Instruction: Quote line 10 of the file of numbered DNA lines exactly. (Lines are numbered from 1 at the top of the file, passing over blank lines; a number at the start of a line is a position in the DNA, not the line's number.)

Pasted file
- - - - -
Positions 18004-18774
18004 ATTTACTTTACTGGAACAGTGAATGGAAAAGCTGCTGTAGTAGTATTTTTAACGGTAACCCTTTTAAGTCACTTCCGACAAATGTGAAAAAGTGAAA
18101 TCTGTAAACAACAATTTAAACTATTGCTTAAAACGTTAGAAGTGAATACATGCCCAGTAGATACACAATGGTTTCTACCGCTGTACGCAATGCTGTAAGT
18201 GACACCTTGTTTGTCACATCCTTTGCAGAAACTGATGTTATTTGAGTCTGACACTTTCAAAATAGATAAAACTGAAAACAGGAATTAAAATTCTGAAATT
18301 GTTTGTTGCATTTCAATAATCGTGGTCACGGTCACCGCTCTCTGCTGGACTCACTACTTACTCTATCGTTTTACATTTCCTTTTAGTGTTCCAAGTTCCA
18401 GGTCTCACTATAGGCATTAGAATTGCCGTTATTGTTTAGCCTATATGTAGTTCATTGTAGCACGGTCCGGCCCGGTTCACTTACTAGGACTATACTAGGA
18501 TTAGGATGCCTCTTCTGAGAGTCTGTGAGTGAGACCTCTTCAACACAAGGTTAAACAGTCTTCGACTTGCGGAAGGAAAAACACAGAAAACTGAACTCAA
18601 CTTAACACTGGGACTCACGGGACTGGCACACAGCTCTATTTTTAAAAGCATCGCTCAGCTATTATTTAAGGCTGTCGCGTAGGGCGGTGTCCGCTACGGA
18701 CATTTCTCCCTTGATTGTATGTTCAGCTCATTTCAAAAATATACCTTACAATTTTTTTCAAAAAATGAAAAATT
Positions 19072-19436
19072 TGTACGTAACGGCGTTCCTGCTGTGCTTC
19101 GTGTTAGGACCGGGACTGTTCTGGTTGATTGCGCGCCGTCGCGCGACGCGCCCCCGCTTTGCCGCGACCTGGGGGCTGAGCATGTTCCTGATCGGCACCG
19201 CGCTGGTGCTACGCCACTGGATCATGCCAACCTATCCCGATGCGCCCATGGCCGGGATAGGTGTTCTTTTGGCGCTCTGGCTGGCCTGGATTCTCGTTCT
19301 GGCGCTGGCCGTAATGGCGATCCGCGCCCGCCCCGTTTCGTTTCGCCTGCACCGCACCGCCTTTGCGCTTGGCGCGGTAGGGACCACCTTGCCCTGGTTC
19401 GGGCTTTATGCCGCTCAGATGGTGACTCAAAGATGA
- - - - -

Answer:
Positions 19072-19436